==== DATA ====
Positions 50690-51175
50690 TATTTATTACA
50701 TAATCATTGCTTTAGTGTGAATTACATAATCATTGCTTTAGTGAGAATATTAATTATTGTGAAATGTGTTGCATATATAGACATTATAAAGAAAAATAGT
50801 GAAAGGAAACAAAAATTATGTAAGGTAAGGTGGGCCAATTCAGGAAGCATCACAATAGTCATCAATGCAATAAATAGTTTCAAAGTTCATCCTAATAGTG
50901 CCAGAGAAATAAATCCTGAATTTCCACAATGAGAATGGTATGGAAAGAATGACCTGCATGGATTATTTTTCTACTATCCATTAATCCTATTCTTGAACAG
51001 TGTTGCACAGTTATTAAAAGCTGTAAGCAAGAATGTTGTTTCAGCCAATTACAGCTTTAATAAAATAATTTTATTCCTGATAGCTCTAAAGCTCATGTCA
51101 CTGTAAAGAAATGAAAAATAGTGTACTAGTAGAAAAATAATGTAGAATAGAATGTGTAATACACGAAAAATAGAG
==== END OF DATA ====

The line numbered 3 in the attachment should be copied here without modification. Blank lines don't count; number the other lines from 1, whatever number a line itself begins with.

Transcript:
50701 TAATCATTGCTTTAGTGTGAATTACATAATCATTGCTTTAGTGAGAATATTAATTATTGTGAAATGTGTTGCATATATAGACATTATAAAGAAAAATAGT